Naturally, in such a case working capital requirements will be higher. If supplies of raw materials are available on favorable terms and there are timely payments from clients, the requirement for working capital will be much less.
Many businesses don’t generate enough sales throughout the year and are only season-specific. For example, businesses dealing in woolen garments, tourism industry, seasonal fruits exporters, etc. Such businesses experience a quick upsurge in sales that lasts a few weeks to months. During such a period, the business will require higher working capital requirements compared to the rest of the year to ensure competitiveness in the market.
The nature of production technology incorporated in plants also impacts working capital needs. For example, if a plant uses a labor-intensive manufacturing process, the cost of wages will be higher compared to those plants that use automated production processes. A plant with an automated production process will require fewer workers, therefore the expenses like wages will be lower and there will be less wastage of resources, resulting in lower working capital requirements.
Risks in business also impact operational efficiency and working capital needs. Factors like inflation, and reduced demand due to changing trends in the market, impact the working capital requirements. All such factors increase the working capital requirement and the business needs to increase the contingency provisions to keep the business operations running.
While the application process may vary slightly for different lending institutions, most of them follow the guidelines below:
Step 1 - Check eligibility: You can quickly evaluate your eligibility for the loan by using online calculators.
Step 2 - Evaluate the key factors: Business size, production period, sales, periodicity, scope of activities, inventory management, and business commercials are important factors affecting your working capital requirements.
Step 3 - Acquire necessary documents: These include KYC documents, proof of ownership of the business, IT returns, etc.
Step 4 - Apply for the loan: We offer a seamless 100% online application process for a hassle-free start.
Depending on the nature of the business and other factors, the working capital requirements keep on changing. Therefore, the business needs a robust working capital management strategy so that the company operates efficiently using its current assets and current liabilities.
If there are any shortages, you can consider applying for a working capital loan with your lender. It will help you to maintain accounts payable, make short-term inventory purchases, and meet other short-term financial requirements.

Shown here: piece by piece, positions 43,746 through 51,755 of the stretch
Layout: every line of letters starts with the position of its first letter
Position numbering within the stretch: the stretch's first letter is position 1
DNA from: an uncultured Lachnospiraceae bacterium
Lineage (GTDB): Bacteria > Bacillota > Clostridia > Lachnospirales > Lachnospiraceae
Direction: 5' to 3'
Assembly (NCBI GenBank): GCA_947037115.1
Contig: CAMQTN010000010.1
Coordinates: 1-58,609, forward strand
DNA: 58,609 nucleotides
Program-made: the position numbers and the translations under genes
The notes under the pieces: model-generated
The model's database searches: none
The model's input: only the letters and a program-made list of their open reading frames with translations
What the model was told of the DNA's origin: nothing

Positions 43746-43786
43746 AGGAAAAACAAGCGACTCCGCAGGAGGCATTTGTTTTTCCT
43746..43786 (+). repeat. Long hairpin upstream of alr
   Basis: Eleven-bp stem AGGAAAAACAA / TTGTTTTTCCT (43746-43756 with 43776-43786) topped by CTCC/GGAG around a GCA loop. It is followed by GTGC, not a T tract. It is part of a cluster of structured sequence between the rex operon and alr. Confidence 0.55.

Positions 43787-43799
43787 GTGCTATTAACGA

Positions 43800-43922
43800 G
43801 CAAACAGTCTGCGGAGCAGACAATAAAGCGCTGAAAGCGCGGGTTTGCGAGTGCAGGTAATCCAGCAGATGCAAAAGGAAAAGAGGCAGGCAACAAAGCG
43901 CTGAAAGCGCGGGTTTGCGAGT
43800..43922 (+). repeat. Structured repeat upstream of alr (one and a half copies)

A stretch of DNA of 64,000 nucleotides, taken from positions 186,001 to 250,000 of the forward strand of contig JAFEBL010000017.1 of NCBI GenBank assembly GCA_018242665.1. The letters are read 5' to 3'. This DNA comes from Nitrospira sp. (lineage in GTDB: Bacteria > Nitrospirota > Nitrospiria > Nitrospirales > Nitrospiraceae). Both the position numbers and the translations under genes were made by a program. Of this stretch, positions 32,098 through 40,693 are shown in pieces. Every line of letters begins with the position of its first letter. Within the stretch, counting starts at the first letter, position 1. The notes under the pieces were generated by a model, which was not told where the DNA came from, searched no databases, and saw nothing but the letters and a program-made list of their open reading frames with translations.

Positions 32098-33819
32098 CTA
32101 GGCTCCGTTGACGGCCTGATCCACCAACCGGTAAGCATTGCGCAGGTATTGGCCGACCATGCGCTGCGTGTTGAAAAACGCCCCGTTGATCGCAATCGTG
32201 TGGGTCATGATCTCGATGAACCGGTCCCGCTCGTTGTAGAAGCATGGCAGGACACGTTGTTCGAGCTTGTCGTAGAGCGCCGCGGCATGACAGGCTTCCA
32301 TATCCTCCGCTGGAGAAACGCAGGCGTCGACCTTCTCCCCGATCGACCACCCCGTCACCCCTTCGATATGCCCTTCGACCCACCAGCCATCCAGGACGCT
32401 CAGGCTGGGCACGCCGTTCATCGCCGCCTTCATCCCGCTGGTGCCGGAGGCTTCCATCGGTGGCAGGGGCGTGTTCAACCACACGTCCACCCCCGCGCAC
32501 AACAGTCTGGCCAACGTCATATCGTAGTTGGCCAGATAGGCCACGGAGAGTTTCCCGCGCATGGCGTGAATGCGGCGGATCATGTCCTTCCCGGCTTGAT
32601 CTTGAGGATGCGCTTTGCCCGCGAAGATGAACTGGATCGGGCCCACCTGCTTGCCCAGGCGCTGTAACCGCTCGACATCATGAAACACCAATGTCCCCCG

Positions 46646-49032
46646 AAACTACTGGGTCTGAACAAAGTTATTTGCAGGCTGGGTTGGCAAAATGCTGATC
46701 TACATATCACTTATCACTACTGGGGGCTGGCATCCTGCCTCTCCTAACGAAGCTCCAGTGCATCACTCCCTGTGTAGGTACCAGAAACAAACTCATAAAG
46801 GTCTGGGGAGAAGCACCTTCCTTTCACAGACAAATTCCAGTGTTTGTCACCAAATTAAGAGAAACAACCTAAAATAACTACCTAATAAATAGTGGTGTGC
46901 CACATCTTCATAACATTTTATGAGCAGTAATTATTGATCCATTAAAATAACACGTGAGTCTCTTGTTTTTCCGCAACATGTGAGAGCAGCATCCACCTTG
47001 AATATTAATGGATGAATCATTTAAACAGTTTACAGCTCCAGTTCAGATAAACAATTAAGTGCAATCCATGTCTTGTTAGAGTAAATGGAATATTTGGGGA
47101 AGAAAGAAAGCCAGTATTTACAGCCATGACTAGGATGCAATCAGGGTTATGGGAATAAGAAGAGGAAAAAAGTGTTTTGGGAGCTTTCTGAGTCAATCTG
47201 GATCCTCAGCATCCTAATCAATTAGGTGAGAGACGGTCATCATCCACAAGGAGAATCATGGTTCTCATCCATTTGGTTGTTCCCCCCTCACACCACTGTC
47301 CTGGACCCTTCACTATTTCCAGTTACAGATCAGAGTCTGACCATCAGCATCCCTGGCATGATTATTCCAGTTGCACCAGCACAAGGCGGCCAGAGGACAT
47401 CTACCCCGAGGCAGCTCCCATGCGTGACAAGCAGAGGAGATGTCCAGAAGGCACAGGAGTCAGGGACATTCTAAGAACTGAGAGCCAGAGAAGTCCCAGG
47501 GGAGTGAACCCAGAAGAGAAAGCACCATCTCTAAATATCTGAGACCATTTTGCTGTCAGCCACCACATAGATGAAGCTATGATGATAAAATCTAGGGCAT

Before applying for a working capital loan, check your eligibility using the business loan eligibility calculator to have an improved chance of loan approval. Also, you can use the business loan calculator to know the repayment structure and plan the size of the total working capital loan you can afford as per your business financials and cash flow.
Working capital involves four crucial aspects. These include:
There are two types of working capital types: permanent and temporary. Other subtypes include:
Estimating working capital requirements is essential because it helps business owners to:
A working capital study helps assess an organisation's present assets and liabilities to cater to its short-term financial needs. It helps a company prepare for unforeseen events and develop strategies to tackle them.
Also known as the current ratio, this financial metric measures a company's liquidity. It estimates a company's ability to meet its short-term financial requirements. It can be calculated with the formula,
Working Capital Needs Ratio = Current Assets / Current Liabilities
Ensuring a proper balance among the five elements of working capital helps maintain smooth operations and explore growth opportunities.
A company's dividend policy can impact its working capital in two ways. First, borrowing money for short-term needs becomes problematic when the company pays dividends from its savings. Second, paying dividends can reduce the company's cash savings, making it more challenging to cover its short-term expenses.
The working capital can be measured with the formula,
Working capital = current assets - current liabilities, where current assets include cash, inventory, accounts receivable, etc., and current liabilities include accrued expenses, accounts payable, and short-term debt.
Yes. When the company has more current liabilities than current assets, a negative working capital balance is possible. This is an indicator of the financial distress of the company.
The status of a company's working capital plays a vital role in its valuation. A substantial amount of working capital assures the investors of the company's capacity to fulfil its short-term obligations. A weak working capital, on the other hand, has a negative impact.